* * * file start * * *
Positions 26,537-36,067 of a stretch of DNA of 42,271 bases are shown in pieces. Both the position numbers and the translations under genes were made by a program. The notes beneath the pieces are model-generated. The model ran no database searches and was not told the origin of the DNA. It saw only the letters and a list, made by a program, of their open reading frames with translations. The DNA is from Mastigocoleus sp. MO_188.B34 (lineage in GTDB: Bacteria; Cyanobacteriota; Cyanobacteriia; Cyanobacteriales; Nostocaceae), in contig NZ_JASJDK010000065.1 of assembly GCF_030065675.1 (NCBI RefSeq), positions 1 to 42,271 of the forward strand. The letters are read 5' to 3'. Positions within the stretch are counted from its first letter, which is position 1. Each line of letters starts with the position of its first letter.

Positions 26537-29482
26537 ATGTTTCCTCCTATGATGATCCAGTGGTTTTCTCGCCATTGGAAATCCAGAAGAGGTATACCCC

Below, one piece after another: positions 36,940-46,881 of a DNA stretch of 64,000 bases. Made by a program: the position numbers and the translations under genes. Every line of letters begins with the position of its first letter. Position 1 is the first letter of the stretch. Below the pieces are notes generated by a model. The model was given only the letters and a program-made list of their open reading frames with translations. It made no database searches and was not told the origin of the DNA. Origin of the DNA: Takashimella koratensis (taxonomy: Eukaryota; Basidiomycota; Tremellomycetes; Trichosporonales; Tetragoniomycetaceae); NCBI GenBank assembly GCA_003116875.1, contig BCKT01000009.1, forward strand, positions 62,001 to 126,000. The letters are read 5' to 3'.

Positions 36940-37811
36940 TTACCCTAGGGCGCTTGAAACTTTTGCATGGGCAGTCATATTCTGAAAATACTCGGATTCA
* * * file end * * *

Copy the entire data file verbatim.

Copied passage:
Positions 26,537-36,067 of a stretch of DNA of 42,271 bases are shown in pieces. Both the position numbers and the translations under genes were made by a program. The notes beneath the pieces are model-generated. The model ran no database searches and was not told the origin of the DNA. It saw only the letters and a list, made by a program, of their open reading frames with translations. The DNA is from Mastigocoleus sp. MO_188.B34 (lineage in GTDB: Bacteria; Cyanobacteriota; Cyanobacteriia; Cyanobacteriales; Nostocaceae), in contig NZ_JASJDK010000065.1 of assembly GCF_030065675.1 (NCBI RefSeq), positions 1 to 42,271 of the forward strand. The letters are read 5' to 3'. Positions within the stretch are counted from its first letter, which is position 1. Each line of letters starts with the position of its first letter.

Positions 26537-29482
26537 ATGTTTCCTCCTATGATGATCCAGTGGTTTTCTCGCCATTGGAAATCCAGAAGAGGTATACCCC

Below, one piece after another: positions 36,940-46,881 of a DNA stretch of 64,000 bases. Made by a program: the position numbers and the translations under genes. Every line of letters begins with the position of its first letter. Position 1 is the first letter of the stretch. Below the pieces are notes generated by a model. The model was given only the letters and a program-made list of their open reading frames with translations. It made no database searches and was not told the origin of the DNA. Origin of the DNA: Takashimella koratensis (taxonomy: Eukaryota; Basidiomycota; Tremellomycetes; Trichosporonales; Tetragoniomycetaceae); NCBI GenBank assembly GCA_003116875.1, contig BCKT01000009.1, forward strand, positions 62,001 to 126,000. The letters are read 5' to 3'.

Positions 36940-37811
36940 TTACCCTAGGGCGCTTGAAACTTTTGCATGGGCAGTCATATTCTGAAAATACTCGGATTCA